MRI wait times in B.C. double the national average: Fraser Institute survey
But critics, Health Ministry, call survey methodology and data into question
A survey of Canadian physicians conducted by the Fraser Institute says MRI wait times in B.C. are more than double the national average— but critics are calling the report's methodology into question.
The survey suggests British Columbians wait 24 weeks when in need of an MRI, compared to the national average of 11.1 weeks. The data was collected by surveying physicians across 12 specialties between January and April of this year.
The survey also says the median wait time in the province from specialist to treatment is over 25 weeks.
But the province's Ministry of Health was quick to criticize the findings.
"It is important to remember the results of the Fraser Institute survey are based on opinion, not science. Reasonable wait times must be based on clinical data, not on personal opinion," said the ministry in a statement.
"We also note that there was a low response rate to this survey — only 442 of the 5799 specialists in B.C. — that's 7.6 per cent of all specialists responded to this survey."
- MRI wait lists get extra funding from B.C.
- Private MRI clinic told B.C. man he was fine before his serious stroke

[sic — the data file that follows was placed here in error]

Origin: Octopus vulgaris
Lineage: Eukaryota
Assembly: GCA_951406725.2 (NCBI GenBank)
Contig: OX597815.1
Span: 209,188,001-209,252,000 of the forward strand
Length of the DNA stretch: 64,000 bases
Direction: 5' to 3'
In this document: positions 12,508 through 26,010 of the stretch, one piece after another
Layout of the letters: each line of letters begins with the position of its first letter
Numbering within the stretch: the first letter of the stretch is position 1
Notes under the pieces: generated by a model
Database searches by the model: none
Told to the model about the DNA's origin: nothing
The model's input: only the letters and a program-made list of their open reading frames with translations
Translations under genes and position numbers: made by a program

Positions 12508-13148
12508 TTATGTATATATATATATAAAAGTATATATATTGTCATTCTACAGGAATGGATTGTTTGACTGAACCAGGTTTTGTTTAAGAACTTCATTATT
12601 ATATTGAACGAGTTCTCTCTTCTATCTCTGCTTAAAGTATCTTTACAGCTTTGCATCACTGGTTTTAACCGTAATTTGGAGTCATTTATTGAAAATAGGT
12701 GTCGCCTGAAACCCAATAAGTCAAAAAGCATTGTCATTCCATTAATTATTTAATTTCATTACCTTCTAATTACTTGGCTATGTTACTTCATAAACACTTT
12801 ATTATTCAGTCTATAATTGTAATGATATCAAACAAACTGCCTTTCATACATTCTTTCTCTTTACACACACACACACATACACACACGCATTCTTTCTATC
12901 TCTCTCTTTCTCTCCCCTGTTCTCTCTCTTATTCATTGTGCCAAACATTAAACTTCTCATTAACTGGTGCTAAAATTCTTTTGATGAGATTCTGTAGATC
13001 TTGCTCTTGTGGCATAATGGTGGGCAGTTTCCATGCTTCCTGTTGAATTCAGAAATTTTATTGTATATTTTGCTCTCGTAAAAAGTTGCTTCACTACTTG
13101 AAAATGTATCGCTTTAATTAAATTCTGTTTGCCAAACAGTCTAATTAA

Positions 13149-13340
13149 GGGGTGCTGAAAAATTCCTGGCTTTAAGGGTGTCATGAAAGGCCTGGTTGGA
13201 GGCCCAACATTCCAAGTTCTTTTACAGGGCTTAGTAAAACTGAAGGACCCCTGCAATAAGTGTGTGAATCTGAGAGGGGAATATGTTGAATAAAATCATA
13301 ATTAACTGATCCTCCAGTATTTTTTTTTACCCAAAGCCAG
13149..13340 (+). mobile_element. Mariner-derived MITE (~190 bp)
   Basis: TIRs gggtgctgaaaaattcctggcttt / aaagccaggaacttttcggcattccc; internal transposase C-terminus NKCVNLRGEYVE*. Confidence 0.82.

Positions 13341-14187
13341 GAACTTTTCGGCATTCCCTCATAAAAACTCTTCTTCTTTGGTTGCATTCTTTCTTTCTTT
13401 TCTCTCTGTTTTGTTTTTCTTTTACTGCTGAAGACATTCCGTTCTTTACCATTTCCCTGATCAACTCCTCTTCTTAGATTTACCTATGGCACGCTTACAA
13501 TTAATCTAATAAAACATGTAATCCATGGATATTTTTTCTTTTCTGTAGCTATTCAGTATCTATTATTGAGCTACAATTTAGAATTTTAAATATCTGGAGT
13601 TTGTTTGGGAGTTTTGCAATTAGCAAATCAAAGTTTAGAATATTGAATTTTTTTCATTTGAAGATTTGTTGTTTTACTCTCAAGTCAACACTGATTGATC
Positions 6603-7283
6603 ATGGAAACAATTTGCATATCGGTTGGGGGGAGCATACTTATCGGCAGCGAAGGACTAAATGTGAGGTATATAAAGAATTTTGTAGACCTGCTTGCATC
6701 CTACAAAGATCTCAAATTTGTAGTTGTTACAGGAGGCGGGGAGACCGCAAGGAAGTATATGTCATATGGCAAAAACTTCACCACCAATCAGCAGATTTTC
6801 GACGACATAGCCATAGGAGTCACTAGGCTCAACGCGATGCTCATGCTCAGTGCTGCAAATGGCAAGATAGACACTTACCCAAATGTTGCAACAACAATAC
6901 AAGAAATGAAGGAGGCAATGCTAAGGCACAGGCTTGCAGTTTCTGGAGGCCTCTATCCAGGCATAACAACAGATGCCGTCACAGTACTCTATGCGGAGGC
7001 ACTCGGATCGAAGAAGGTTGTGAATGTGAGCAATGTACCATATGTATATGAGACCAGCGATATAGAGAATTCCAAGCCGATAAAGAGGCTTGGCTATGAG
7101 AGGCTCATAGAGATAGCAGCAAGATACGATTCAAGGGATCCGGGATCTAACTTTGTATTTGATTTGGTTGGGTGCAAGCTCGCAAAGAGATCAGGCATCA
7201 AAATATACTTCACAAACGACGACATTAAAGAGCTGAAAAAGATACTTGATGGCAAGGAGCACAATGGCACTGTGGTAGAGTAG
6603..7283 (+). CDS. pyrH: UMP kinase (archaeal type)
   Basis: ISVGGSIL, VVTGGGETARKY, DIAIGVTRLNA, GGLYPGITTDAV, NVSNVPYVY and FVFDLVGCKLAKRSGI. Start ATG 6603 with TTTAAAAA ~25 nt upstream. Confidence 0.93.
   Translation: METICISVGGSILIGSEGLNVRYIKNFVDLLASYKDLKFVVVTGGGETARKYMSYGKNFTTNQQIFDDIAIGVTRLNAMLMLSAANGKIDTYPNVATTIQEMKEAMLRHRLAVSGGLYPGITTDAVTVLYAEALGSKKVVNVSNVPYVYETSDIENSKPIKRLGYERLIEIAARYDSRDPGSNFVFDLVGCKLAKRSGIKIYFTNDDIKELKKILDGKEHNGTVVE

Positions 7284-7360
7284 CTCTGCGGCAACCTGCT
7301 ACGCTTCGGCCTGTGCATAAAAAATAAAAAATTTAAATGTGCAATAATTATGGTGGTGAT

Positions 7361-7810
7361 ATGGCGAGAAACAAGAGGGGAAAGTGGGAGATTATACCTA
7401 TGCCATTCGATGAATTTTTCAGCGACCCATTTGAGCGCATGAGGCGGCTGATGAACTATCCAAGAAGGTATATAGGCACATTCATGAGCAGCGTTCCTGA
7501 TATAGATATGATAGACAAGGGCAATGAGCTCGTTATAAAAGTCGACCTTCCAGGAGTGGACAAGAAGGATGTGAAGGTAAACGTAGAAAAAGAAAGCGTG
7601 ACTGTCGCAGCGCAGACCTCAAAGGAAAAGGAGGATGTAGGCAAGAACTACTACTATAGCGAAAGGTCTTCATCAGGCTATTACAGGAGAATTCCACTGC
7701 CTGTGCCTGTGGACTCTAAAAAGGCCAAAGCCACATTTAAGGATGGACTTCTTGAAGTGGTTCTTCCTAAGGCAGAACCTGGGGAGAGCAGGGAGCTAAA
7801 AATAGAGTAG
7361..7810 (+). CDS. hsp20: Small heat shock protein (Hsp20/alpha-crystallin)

- B.C. man sells everything to pay for brain surgery in U.S. after being denied in Canada
Getting moved up the list
Dr. Michael Klein, professor emeritus for family medicine and pediatrics at UBC, also questions the methodology of the findings.
Still, Klein admits that long lines are a huge problem.
"There's absolutely no question that we need to shorten wait times for these laboratory tests," he said.
"We know they're long, we know they're longer than they should be, and we know that there's various people who can afford to jump the line on that by paying extra money for it."
He says, however, that the problem isn't as large as the Fraser Institute suggests, and that specialists can move patients further up the list depending on the urgency of their condition.
"The individual physician, surgeon or specialist has control over his or her waiting list — nothing is static and nothing remains the same, so it's their responsibility to evaluate and re-evaluate because the clinical situation is changing, and they can move patients higher on the list if they feel it's necessary."
"Ideally there is a discussion going on between the specialist and the general practitioner so that the patients who really need the service get moved to the top of the list."
B.C.'s Ministry of Health indexes wait times for surgeries by both health authority and procedure.
With files from CBC's BC Almanac
To listen to the full interview, click on the audio labelled: MRI wait times in B.C. double the national average, according to survey